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About API Keys
Workload Security API keys enable you to authenticate your API calls with Workload Security. API keys provide a secret key that you include in your HTTP request headers that the manger authenticates. Each API key is also associated with a user role that determines the actions that you can perform. An expiry date determines when key access terminates.
You can create API keys using the Workload Security console or the API:
- Create an API key using code
- Create an API key using Workload Security
- Manage API keys after their creation
The Creating a Workoad Security API Key video steps you through the process of creating an API key.
Secure your secret keys
Implement API key-management strategies to maximize their security and prevent system compromise.
Due to the similarities between API key secret keys and cryptographic secret keys, you can adopt established best practices for managing cryptographic keys. The Open Web Application Security Project (OWASP) publishes a Key Management Cheat Sheet. Many of the items in the Key Management LifeCycle Best Practices section can be applied to the secret keys of API keys.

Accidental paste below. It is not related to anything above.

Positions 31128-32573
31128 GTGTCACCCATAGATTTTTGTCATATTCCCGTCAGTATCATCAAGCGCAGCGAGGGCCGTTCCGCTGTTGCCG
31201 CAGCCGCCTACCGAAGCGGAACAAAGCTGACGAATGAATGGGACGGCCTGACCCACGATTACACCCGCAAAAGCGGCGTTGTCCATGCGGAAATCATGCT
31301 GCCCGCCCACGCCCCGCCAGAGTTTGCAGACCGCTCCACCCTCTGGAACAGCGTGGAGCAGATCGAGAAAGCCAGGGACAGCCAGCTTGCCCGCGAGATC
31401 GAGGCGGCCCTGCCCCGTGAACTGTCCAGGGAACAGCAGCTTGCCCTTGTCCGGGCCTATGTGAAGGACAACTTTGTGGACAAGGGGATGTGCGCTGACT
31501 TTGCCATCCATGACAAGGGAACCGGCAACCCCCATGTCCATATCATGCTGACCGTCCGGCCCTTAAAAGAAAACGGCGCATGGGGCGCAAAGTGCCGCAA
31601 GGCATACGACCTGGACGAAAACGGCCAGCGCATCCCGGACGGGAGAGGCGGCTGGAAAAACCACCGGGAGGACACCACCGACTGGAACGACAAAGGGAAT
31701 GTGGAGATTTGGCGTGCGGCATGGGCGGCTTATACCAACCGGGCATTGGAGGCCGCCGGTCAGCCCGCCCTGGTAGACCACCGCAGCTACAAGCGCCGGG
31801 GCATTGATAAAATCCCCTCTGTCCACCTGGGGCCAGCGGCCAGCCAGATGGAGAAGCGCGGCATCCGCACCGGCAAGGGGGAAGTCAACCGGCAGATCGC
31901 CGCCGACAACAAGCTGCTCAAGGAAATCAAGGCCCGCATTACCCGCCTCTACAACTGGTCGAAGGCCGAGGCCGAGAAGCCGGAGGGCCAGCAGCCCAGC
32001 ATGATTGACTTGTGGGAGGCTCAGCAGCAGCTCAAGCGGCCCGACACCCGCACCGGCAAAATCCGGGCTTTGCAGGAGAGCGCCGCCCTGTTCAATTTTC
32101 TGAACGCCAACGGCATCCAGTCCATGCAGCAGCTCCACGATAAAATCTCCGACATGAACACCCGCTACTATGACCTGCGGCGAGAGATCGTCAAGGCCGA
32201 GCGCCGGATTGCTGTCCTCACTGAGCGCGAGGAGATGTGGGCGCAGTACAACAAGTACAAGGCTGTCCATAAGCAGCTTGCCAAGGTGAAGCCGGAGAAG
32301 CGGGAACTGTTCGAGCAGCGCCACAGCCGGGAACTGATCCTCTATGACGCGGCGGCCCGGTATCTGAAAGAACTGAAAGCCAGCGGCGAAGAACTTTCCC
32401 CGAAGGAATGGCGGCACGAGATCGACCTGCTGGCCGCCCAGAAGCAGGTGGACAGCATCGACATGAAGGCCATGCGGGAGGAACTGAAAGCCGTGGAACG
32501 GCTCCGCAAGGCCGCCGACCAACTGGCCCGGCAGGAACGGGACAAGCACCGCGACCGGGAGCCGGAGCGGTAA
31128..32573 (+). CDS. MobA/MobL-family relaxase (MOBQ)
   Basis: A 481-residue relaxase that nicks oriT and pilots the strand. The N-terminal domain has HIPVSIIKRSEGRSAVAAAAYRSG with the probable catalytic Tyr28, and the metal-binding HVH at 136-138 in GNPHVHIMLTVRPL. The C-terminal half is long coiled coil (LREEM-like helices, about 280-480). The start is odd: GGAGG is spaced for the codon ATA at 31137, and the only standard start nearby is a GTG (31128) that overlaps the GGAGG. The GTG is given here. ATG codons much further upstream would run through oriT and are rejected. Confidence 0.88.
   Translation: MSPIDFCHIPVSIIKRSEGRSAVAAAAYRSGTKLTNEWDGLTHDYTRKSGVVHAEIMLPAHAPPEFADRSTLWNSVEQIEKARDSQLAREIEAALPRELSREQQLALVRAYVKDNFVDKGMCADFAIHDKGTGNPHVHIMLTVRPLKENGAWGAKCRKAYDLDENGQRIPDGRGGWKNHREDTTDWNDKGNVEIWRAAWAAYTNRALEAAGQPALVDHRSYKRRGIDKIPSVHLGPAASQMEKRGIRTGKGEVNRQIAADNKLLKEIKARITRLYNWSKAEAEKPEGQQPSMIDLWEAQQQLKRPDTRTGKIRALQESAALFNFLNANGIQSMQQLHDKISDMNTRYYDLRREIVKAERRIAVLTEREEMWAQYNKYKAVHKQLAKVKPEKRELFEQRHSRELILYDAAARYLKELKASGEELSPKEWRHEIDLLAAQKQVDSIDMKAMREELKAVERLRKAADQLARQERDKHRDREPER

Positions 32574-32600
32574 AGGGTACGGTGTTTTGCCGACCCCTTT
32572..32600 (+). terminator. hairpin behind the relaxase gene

If you are storing secret keys, you can use a key management system to encrypt, store, and decrypt your secret keys, such as the Amazon Key Management Service (KMS). Similarly you can use a trusted platform module (TPM).
Consider regularly rotating keys to prevent access in the event that API keys are compromised. Alternatively, you can create API keys as needed and then delete them after use, or set a short expiry date.